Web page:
Thursday, April 07, 2005

My Trip Up North

was pretty neat! I hadn't realized how badly I needed to get out of Jerusalem for a change of scenery.

A few observations:

1) I love the train. I love the train. I love the train.

2) The Haifa Tower Hotel is clean and quiet, which is all I ask of a hotel. It is also very VERY well-priced ($50 per night for a single room) and the views are amazing. However, it has few, if any, amenities (only 2 channels on the TV, for example), and the lobby, hallways, and elevator banks are run-down. They also do not have any non-smoking rooms. For anyone traveling to Haifa on a budget, though, I recommend it, as the other hotels I looked into were much more expensive. Another factor to consider is that the Haifa Tower is in the center of town, in the middle of the shopping, whereas there are other (nicer) hotels closer to the water.

3) The Technion has a very pretty campus.

4) How fitting that Haifa and Boston are sister cities in the Partnership 2000 program! Both are coastal, mid-size cities situated north of bigger cities whose reputations overshadow them. And if the Technion campus didn't remind me of Brandeis, then I don't know what!

5) How refreshing, being in an Israeli city (Haifa) where there are a lot of different religions represented without the same kind of heavy stressful feeling we have in Jerusalem. In Haifa, I saw Arabs and Jews just hangin' out. Who have thunk it? And I saw women's clothing stores that had, in the same window, one mannequin in a modest skirt and long-sleeved shirt, and another mannequin in pants and a halter top. Stores catering openly to religious and non-religious women! Who would have thought of such a thing? Not so many people in Jerusalem, that's for sure.

6) The Bahai temple in Haifa is stunning. I have never seen anything so aesthetically pleasing (and man-made) since I got to Israel.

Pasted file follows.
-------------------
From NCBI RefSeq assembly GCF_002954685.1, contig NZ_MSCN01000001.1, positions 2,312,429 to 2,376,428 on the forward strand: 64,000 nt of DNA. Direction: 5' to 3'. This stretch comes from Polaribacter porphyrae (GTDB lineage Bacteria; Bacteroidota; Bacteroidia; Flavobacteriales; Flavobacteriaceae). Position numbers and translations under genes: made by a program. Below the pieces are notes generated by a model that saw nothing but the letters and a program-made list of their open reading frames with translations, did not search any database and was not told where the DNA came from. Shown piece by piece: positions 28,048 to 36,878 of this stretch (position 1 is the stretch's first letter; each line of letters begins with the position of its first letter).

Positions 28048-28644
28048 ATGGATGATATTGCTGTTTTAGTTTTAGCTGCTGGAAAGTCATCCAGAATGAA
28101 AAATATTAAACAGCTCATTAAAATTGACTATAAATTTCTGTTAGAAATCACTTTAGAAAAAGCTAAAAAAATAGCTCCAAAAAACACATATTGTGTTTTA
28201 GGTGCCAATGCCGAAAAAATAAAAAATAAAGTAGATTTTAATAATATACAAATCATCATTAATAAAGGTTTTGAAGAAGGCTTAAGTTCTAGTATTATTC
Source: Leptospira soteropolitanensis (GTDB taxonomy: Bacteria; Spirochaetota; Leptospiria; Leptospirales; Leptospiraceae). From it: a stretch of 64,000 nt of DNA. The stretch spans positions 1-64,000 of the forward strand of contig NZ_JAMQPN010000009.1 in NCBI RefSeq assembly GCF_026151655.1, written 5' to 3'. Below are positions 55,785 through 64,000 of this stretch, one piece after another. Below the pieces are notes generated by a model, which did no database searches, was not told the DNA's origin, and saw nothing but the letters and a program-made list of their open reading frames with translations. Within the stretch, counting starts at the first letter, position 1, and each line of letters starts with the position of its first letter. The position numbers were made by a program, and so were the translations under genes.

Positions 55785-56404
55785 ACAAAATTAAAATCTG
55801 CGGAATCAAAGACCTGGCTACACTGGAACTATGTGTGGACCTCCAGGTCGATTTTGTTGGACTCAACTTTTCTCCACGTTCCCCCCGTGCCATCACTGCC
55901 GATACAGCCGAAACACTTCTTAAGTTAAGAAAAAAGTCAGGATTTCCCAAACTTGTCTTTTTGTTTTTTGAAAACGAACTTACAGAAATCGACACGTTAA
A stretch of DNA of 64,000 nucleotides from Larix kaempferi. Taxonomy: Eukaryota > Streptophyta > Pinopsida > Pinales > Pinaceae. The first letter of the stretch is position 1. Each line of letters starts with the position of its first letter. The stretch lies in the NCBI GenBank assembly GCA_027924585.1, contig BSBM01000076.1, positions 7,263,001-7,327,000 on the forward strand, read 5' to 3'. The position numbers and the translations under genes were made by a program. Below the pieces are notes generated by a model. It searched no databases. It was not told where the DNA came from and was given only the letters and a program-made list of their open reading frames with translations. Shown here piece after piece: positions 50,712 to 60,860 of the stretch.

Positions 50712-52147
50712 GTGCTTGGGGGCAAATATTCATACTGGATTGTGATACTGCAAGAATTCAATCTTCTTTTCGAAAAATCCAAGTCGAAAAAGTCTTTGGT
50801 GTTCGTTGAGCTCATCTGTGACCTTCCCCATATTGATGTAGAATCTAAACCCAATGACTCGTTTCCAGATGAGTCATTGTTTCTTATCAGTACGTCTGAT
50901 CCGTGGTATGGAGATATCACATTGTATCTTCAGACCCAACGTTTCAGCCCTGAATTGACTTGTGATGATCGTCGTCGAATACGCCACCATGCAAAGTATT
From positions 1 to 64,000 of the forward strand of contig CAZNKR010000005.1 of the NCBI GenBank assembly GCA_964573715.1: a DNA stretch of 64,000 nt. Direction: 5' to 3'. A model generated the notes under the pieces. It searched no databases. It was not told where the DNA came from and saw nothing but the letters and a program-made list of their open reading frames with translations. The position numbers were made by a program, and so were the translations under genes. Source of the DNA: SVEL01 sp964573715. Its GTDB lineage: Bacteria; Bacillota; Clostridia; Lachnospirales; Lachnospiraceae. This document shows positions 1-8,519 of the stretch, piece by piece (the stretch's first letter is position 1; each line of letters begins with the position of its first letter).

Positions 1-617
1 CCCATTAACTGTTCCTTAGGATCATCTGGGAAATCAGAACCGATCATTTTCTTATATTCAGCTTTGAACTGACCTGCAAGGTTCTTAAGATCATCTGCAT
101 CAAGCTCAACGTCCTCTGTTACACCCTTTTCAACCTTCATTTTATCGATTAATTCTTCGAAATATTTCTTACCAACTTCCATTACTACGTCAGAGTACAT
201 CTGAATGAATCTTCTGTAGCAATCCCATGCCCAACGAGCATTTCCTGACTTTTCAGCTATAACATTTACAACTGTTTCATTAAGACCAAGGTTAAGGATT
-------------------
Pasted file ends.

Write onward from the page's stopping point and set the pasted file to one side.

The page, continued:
7) Have I mentioned that I love the train?

8) It is not an easy walk from the train station in Acco to the beach. The beach sure is refreshing, though. Ah, the clear water of the Mediterranean. I got to sit and stare at it for half an hour in between meetings. Gorgeous.

9) In Acco, any taxi ride you take cannot cost more than 10 shekels as long as you stay within the city. The poor taxi drivers! How do they earn a living?

10) Kids who live in Shlomi, Israel, go to a primary school with a gorgeous view of both the Mediterranean and a high mountain. The town is right next to the mountain. On the other side of the mountain is Lebanon. Pretty weird for me. I always think of Lebanon as being in black and white and full of the sounds of gunshots; probably the way other people think of Israel. This trip made me think that Lebanon must be very pretty. It's not like the topography changes just because the border does.

11) My taxi driver in Shlomi was saying that "someday there will be peace, and then we'll be able to go siteseeing in Beirut! We'll be able to drive all the way from Shlomi to Turkey!" It made me think that it must be very frustrating to live in a place where the only direction one can safely go is South. The mountain and everything beyond it beckons, but they cannot cross the border. Think how much the Lebanese tourism industry would benefit if that were not the case. Israelis itch to spend their money in other countries.

12) There is nothing to do in Shlomi, Israel except look at the view. It must be very hard to be a teenager there.

13) The Western Galilee College in Acco also has a nice campus, but the proximity of a farm or petting zoo or something that they've got there (part of a program they run for children with developmental disabilities) gives it a sort of farm-y smell. Reminds one that one is not in Manhattan anymore. Their science building happens to be amazing, though, with a stunning atrium.

14) The people up north are also very excited that the Jerusalem train is re-opening! I never thought of that . . . as badly as I want new ways to get out of Jerusalem for a change, they want easier ways to get INTO Jerusalem to visit family or for work. The whole country is relieved! Long live the glorious train!

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